April 29, 2014 - Marshall Coyle
Marshall, Help Me! “Which is the best mattress”?
Continued from home page… I apologize for the length of these essays. Because of swollen hands I can no longer type. I dictate and talking is easy and relatively speedy. So brevity suffers. Please stick with me. I value your time as much as mine, but I really believe that knowledge is power when you shop. I want to share as much of my mattress knowledge with you as I can.
Given the perverse nature of mattress shopping, the specialized knowledge I can share with you is really important. Not just for the money you should save, but for getting a properly fitted mattress that will serve for many years. If you plan on submitting a SURVEY, figure about half an hour of your time to do it well. You really could spare yourself, but if you are planning on venturing out on your own, you will be so happy that you spent some time reading this essay first. If you haven’t yet visited your neighborhood sleep shop or department store you are in for a visually soothing experience. What could be more relaxing than a sea of almost identical brown white and beige large cloth rectangles with price tags pinned to them? They all look pretty much alike regardless of brand name because they are mostly very much like. Even the sales people that you meet during your day of exhausting shopping start to seem like twins (or triplets) separated at birth. Only two companies combined make nearly 80% of all American mattresses. One company makes TempurPedic, Sealy Posturepedic, and the new Cocoon, as well as Stearns and Foster. The other half of the duopoly makes Serta Perfect Sleeper & iComfort, and Simmons Beautyrest and Beautysleep.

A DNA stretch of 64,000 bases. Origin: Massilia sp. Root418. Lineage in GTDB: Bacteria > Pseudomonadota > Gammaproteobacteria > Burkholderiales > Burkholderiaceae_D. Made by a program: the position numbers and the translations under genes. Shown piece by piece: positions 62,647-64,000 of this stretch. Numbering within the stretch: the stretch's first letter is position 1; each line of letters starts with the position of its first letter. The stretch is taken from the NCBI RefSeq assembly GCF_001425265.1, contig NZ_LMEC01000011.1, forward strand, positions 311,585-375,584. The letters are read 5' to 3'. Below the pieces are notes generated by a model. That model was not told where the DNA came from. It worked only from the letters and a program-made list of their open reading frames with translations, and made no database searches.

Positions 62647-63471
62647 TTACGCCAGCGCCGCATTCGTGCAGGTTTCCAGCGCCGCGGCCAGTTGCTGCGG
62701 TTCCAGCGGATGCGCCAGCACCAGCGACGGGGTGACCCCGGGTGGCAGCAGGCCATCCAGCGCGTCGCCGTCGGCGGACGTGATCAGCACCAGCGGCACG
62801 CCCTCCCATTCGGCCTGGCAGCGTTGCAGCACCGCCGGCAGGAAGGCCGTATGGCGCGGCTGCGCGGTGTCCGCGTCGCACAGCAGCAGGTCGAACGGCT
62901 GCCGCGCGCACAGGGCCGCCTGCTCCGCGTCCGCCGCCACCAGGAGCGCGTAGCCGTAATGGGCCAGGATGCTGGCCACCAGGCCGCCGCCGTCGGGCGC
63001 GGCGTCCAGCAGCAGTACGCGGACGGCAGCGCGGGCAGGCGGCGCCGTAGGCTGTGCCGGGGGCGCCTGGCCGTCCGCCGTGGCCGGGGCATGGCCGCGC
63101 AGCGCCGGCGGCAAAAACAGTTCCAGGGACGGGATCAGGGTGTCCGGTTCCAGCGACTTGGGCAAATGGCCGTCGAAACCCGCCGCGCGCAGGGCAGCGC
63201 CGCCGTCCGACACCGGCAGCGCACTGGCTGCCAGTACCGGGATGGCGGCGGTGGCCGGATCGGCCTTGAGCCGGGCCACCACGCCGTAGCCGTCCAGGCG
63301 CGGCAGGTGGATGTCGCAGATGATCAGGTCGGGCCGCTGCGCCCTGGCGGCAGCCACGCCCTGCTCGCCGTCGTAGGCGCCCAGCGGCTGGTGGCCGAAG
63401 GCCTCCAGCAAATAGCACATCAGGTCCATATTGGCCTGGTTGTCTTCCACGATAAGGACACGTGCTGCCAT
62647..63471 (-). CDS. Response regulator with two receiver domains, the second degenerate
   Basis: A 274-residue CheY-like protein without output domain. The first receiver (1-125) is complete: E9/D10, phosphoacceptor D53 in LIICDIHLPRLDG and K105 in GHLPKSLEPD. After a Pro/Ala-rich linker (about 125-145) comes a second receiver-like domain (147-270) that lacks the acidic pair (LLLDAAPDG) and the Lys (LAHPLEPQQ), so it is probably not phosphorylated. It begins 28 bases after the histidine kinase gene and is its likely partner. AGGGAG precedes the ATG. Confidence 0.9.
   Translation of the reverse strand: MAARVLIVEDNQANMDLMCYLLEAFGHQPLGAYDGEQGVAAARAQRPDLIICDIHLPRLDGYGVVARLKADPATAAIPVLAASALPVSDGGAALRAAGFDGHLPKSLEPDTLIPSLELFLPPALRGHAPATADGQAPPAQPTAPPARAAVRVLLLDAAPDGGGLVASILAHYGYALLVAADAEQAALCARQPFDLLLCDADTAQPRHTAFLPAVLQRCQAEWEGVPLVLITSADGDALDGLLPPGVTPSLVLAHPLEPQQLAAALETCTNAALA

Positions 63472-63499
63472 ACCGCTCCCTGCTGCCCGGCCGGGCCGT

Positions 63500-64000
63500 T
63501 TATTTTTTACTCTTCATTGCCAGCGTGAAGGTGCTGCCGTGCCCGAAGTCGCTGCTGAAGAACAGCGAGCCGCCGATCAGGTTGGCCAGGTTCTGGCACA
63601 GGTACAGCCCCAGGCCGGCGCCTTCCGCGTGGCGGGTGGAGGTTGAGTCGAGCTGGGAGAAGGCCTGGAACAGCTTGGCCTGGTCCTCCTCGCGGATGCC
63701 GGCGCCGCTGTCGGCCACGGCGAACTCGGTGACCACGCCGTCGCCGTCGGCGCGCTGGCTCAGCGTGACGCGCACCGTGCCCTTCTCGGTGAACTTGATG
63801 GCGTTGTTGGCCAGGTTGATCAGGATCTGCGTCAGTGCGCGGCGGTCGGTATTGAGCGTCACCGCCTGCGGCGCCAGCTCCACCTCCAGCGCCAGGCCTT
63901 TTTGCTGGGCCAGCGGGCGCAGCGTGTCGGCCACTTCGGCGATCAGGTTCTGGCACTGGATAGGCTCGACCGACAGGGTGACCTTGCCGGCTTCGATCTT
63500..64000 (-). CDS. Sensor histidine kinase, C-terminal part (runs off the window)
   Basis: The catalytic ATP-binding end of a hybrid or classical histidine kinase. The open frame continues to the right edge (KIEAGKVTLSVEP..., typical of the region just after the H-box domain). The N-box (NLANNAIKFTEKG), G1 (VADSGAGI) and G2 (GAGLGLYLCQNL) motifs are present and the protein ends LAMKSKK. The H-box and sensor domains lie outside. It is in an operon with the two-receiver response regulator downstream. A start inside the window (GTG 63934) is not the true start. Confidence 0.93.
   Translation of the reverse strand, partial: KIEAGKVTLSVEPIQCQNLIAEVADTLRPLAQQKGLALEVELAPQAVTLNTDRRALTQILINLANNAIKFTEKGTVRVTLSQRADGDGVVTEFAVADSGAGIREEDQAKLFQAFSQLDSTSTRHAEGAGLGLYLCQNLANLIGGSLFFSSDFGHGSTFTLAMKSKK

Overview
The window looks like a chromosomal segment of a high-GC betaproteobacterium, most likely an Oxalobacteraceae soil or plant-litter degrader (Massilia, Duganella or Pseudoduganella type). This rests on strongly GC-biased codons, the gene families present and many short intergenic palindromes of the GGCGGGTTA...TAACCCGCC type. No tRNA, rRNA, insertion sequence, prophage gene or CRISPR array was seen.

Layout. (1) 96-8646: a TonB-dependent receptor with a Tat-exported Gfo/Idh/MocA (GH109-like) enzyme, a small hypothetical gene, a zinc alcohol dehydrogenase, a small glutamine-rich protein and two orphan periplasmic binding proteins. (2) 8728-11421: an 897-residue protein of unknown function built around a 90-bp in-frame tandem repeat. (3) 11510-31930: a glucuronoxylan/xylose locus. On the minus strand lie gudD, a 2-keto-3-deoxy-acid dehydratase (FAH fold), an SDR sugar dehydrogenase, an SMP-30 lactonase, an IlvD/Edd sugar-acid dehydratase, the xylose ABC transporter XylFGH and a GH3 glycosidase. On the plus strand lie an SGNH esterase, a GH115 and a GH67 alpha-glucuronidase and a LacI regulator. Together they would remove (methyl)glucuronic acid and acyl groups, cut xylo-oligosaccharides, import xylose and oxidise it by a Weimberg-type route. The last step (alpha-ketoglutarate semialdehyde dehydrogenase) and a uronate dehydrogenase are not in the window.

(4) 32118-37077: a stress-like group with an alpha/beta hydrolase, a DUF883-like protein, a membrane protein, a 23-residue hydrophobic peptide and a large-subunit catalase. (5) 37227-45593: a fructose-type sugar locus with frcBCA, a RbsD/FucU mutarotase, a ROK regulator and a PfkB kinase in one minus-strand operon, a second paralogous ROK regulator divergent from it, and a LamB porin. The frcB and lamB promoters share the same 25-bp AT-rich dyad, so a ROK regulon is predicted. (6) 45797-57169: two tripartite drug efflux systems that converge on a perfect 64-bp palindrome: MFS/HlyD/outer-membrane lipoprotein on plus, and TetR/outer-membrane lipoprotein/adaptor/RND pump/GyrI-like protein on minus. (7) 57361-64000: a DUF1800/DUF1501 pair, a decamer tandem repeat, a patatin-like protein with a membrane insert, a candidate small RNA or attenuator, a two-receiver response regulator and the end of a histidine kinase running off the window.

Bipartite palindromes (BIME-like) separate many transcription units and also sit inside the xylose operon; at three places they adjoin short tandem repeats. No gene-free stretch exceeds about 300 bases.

These investor and/or publicly owned companies buy a majority of their mattress components ready-to-assemble from many countries, similar to what all automobile companies now do. The bits and pieces that require a lot of labor are sourced mostly from low cost countries like China or Mexico. Major components such as innerspring units, mattress ticking, foundations, and even memory foam are often sourced mostly from one maker and importer, Leggett and Platt, a large, well respected public company. Prior to the nineties, mattress companies made most their innersprings and smaller components in-house. The impetus for the major change was as usual, money. A revolving door of new owner/investors sold off cheaply acquired manufacturing assets to cash-rich Chinese buyers. Machines such as multi-million dollar coil winding machines were a means of getting instant returns for their investors. The eager buyers in the beginning were newly minted, government-subsidized Chinese mattress makers catering to China’s emerging middle class. Chinese government cheap loans made everything seem to work. Actually, it did for the burgeoning Chinese mattress industry, now hugely successful, that daily sends deck loads of 40′ containers of crushed, vacuum packed, rolled, and boxed mystery foam mattresses across the Pacific ready for millions of Americans to sleep on.